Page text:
Teun BAAS
 

Last year I paid about EURO2,500 via a NEW CALEDONIA dealer plus installation.

Can confirm NO noise; NO vibration at all – it is mounted on the solar arch.

 

Best Regards Teun

SV AMELIT  A54  #128

 

PORT VILA  VANUATU

August 16, 2019 14:29:03

 

 

 

From: main@AmelYachtOwners.groups.io <main@AmelYachtOwners.groups.io> On Behalf Of Joerg Esdorn via Groups.Io
Sent: Wednesday, August 14, 2019 16:34
To: main@AmelYachtOwners.groups.io
Subject: Re: [AmelYachtOwners] Amel is going lithium

 

I don’t know current pricing.  The generator and mizzen attachment was about 3K 2 years ago but I believe prices have gone up.  Definitely cheaper to have more solar but I like the mix of power sources.   Cheers. Joerg 

Oliver Henrichsen, SV Vela Nautica
 

Hello,

I went lithium with my A54 and use it since about 10 month now.
Its an 100% improvement to our Vela Nautica since we live long term on her and most times anchored.
Since then our generator times decreased to 25% compared to before lithium times while we use more energy.
Since then we live like having shore power all the time.
I started to describe the process on:

https://velanautica.org/vela-nautica-goes-lithium/

Since its to much to show it here.

Shortly I am going to show more details about every single unit we needed to change to get the most out of it.

As a resumee I must say its one of the best things to do if you liveaboard but there are many pitfalls. There are not many competent partners to help and most sell standard equipment and you wont get the best.

Oliver from Vela Nautica

A54#39

Portugal



Sent from my Huawei Mobile


-------- Original Message --------
Subject: Re: [AmelYachtOwners] Amel is going lithium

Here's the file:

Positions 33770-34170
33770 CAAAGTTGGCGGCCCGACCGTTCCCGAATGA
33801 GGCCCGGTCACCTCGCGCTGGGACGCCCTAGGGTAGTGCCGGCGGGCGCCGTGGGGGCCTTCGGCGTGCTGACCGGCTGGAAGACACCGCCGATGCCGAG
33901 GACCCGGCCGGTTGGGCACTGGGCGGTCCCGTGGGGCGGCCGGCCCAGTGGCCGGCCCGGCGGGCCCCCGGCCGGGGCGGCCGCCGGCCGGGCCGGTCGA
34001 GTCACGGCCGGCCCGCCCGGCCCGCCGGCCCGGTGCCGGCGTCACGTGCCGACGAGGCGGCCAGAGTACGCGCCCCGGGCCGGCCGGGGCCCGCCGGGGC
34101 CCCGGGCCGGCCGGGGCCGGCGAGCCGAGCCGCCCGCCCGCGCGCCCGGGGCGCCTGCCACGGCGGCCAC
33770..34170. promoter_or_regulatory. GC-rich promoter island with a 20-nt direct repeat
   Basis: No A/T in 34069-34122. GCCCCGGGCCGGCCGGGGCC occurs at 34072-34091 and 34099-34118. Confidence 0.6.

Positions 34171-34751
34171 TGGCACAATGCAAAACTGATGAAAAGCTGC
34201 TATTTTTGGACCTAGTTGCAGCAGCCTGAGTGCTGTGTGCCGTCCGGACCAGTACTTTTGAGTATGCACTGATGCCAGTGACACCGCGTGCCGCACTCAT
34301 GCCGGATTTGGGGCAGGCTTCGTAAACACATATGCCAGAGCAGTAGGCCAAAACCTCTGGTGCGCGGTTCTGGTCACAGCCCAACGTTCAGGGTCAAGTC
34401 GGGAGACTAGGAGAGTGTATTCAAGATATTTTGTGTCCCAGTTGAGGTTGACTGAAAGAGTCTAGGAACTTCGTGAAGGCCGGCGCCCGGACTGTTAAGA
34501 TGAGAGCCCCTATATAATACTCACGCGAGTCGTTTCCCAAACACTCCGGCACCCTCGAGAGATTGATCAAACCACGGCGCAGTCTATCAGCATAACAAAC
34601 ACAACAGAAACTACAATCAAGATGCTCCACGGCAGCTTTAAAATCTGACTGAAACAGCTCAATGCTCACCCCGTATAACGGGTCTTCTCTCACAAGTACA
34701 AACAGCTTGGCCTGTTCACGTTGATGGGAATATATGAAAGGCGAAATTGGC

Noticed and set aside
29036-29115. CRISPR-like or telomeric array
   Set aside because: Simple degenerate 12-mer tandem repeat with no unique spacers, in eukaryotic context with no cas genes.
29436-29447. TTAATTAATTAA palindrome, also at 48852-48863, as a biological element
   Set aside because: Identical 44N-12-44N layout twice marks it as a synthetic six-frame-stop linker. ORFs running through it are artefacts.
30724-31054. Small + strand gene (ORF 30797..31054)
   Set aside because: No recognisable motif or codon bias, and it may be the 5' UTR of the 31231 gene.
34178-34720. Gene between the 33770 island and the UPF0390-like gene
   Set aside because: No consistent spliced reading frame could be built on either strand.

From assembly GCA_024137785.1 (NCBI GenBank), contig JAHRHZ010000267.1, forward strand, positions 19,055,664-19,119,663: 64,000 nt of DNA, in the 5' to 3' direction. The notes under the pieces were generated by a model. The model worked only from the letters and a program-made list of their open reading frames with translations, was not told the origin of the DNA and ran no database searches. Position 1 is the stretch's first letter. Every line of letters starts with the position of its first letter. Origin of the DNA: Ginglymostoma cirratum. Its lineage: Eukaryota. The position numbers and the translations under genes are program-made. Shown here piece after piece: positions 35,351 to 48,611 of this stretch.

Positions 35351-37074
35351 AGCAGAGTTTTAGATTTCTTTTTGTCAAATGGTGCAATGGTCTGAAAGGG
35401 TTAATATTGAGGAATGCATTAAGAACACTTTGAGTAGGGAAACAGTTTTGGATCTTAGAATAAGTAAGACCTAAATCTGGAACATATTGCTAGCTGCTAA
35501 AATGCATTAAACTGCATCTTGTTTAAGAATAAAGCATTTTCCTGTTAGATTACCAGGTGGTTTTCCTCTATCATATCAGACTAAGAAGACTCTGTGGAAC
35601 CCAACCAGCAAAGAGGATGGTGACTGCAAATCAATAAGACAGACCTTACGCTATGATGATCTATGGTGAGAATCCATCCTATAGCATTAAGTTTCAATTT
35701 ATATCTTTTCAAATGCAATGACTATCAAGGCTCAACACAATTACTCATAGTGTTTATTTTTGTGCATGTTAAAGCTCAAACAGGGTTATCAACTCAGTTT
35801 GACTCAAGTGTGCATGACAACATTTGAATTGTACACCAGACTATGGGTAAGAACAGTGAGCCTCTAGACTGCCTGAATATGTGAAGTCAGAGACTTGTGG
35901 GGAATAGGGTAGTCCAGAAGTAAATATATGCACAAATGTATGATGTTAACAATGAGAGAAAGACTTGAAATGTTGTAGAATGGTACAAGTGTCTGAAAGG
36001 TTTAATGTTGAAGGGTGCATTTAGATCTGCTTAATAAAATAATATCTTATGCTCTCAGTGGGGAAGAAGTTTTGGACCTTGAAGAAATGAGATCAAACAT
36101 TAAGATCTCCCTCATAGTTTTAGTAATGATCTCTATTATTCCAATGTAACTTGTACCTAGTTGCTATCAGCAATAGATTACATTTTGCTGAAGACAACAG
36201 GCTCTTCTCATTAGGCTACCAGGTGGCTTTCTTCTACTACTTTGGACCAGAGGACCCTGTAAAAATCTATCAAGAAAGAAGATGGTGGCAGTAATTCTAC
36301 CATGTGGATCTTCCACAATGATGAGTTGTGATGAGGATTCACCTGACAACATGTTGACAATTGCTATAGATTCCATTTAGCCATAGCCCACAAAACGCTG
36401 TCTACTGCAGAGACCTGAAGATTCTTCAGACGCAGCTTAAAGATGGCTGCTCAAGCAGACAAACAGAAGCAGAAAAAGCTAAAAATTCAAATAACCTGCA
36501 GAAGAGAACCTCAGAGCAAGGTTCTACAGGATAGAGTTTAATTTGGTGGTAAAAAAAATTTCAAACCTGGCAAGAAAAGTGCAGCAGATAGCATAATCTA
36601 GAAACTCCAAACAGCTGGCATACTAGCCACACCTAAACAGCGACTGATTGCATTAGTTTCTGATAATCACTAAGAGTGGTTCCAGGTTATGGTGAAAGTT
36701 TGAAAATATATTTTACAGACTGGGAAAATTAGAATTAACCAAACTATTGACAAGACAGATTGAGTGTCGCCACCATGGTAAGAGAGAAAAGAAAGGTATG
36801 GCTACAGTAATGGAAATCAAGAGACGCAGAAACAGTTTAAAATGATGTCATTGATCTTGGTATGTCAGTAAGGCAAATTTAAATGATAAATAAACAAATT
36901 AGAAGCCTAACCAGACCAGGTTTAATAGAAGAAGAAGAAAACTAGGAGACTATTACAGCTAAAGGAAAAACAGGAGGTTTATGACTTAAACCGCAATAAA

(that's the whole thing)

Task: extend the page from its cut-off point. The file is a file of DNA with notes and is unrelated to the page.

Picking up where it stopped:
From: CW Bill Rouse
To: main@amelyachtowners.groups.io
CC:


Everyone,

You know how cationary I have been regarding Lithium based electrical systems onboard an Amel. I had one client who had serious issues because the source he used failed to install all needed devices and failed to correctly setup the devices installed.

BUT, as technology evolves, so should opinions.

Although I am proceeding cautiously, I am currently working with several recommended marine power supply companies that not only supply lithium-ion batteries, but also supply all  the other devices, which must be changed in an Amel, coupled with expert support. One of these is located in Europe another in the USA, and the third in the Caribbean. 

My hope is to within 30 days have a basic package assorted and spect'd and to have optional add-ons like different sized Victron charger/inverters and possibly electric cooking devices. The future is exciting.

When the above sourcing and specifications project is completed, I will release the package here on the AYOG. I will also separately notify my Amel Yacht School clients via email of preferential ordering and support.

I want to especially thank Scott Nguyen, Amel 54 TENGAH Hull#69, for the research he shared with me 3 months ago.

Best,

CW Bill Rouse
720 Winnie St
Galveston Island, TX 77550
+1(832) 380-4970



On Tue, Aug 13, 2019 at 12:31 PM ofer magen <ofermagen@...> wrote:
Hi Joerg, 
Can you please send a photo of the installation of the super wind? 
Thanks, 

Ofer Magen
Alba A54 160 
Datcha area Turkey 

Paul Dowd and Sharon Brown
 

Oliver,

 

This is very interesting. We are presently just across the Guadiana River near Ayamonte in Spain, so if you are in the south of Portugal would it be possible to meet up so we can learn more from you?

 

Cheers,

Paul

 

Cheers,

Paul

S/Y Ya Fohi - Amel 54 #98

 

From: main@AmelYachtOwners.groups.io <main@AmelYachtOwners.groups.io> On Behalf Of Oliver Henrichsen, SV Vela Nautica